That said, the atmosphere in Washington has been gradually tilting in favor of confrontation with China for years now. A declining power like the United States has every incentive to confront its rising challenger sooner rather than later, assuming it is unwilling to allow a transfer of power. China’s military capabilities and international influence grow with each passing year. U.S. military planners understand this fact well, and there are few (if any) members of the U.S. foreign policy elite who are willing to give up U.S. hegemony in Asia without a fight.
 
Trump’s belligerence towards China is not a radical departure from the preceding administration; it is a change in tone, not a change in underlying attitude. The Obama administration did not take such an aggressive position on Taiwan, but it was Obama’s White House that reignited security competition with China after the relatively placid Bush years. We would do well to remember that Trump’s opponent, Hillary Clinton, was one of the preeminent architects of “assertive” U.S. policy in the Asia-Pacific. The ascension of a right-wing buffoon to the presidency did not seem to radically alter the established trend of deteriorating U.S.-China relations.
 
However, two important things have changed. The first of these factors is perceived legitimacy. Donald Trump’s aggressive, toddler-like demeanor has the potential to aggravate and alienate U.S. allies. There are massive material incentives for many allies to continue cooperating with the United States, but the perception of being bullied and humiliated by Trump will generate domestic pressure to push back against certain U.S. interests. Trump’s recent childish behavior on a diplomatic call with Malcolm Turnbull, Australia’s Prime Minister, seems to have ruffled feathers. Outside the region, European Council President Donald Tusk made headlines by describing Trump’s America as a threat to Europe. These reflect a potential shift in the diplomatic atmosphere that may make it harder for certain leaders to publicly support U.S. policy.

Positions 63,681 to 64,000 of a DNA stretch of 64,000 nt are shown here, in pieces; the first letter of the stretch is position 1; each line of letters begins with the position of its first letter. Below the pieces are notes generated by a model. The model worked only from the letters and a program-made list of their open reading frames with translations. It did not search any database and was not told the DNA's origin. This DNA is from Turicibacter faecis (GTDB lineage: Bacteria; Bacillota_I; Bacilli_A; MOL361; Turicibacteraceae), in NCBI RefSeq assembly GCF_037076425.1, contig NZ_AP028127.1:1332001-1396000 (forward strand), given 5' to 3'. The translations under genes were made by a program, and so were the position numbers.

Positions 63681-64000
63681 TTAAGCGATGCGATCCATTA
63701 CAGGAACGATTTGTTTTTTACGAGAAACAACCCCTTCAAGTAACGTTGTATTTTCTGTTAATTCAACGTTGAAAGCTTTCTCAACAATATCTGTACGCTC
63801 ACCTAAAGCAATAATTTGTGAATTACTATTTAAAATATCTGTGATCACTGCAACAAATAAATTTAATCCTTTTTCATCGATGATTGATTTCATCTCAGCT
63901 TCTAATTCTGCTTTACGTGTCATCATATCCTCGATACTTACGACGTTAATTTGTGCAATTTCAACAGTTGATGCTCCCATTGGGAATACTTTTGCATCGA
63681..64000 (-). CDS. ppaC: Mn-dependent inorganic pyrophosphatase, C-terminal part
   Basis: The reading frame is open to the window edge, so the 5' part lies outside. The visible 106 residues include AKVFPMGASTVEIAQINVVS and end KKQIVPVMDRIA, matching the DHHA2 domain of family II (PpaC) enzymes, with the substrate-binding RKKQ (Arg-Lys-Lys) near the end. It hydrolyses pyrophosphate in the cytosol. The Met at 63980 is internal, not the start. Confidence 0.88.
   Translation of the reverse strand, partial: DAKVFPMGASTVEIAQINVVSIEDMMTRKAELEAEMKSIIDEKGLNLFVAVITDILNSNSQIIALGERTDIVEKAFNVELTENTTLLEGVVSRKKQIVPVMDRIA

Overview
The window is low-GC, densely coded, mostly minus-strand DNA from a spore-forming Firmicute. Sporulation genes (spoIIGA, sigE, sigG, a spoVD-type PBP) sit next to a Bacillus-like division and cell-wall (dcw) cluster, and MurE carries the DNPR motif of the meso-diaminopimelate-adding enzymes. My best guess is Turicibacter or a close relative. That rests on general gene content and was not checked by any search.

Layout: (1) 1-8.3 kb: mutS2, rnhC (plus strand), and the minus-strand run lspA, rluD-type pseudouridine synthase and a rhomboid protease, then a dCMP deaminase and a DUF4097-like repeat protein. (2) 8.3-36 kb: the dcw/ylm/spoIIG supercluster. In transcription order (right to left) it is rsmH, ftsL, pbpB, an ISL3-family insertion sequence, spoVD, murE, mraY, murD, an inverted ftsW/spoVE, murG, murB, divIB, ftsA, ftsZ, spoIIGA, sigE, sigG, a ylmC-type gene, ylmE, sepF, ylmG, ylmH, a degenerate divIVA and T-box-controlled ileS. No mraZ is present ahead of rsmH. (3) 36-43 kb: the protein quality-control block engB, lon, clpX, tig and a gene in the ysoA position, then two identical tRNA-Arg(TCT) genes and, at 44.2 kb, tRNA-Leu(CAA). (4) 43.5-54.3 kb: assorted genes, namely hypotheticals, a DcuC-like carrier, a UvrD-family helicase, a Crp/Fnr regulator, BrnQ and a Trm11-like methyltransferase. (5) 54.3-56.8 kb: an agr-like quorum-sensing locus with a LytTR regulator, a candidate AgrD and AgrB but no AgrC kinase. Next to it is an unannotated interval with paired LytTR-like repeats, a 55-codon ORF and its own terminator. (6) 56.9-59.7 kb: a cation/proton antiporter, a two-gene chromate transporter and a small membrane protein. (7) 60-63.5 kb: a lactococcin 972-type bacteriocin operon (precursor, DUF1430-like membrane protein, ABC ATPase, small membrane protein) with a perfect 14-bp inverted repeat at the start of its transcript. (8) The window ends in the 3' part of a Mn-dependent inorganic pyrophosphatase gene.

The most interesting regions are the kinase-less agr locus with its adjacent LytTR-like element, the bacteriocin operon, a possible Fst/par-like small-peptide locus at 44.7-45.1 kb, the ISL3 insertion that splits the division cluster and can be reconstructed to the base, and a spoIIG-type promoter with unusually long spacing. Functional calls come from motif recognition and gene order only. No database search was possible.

The second factor is the likelihood of a thaw in U.S.-Russian relations. Rex Tillerson, reportedly has a good personal relationship with Vladimir Putin, and he may have an important role in managing U.S.-Russian relations. The U.S. has already eased some sanctions on Russia. Trump has made no secret of his admiration for Putin and willingness to work with Russia in Syria. There will be significant internal pushback on these issues, including from powerful agencies like the CIA. Nevertheless, a U.S.-Russia thaw poses serious risks for China. Simultaneous U.S. belligerence toward Russia and China under the Obama administration pushed both countries closer together, but a U.S.-Russian détente could undermine those ties. Tripolarity is notoriously unstable, and there are obvious incentives for two powers to ally themselves against the third.
 
The Trump presidency thus presents both risks and opportunities for China. The risks may be quite severe. Trump’s administration may attempt to provoke a diversionary crisis that could do irreparable harm to both the United States and China. Ten years from now, a military confrontation could end U.S. hegemony in Asia. Now, however, China would be drawn into a draining, protracted conflict with little hope of real victory for either side. On the other hand, there are real opportunities for China as well. The Chinese government has the opportunity to play the “adult in the room,” presenting itself as the only stable guardian of regional security. Trump’s demeanor, domestic instability in the U.S., and unnecessary U.S. escalation will all play into this perception. If China can avoid a direct clash with the United States, it may find that the reassessment of its regional role will come sooner than anyone might have imagined.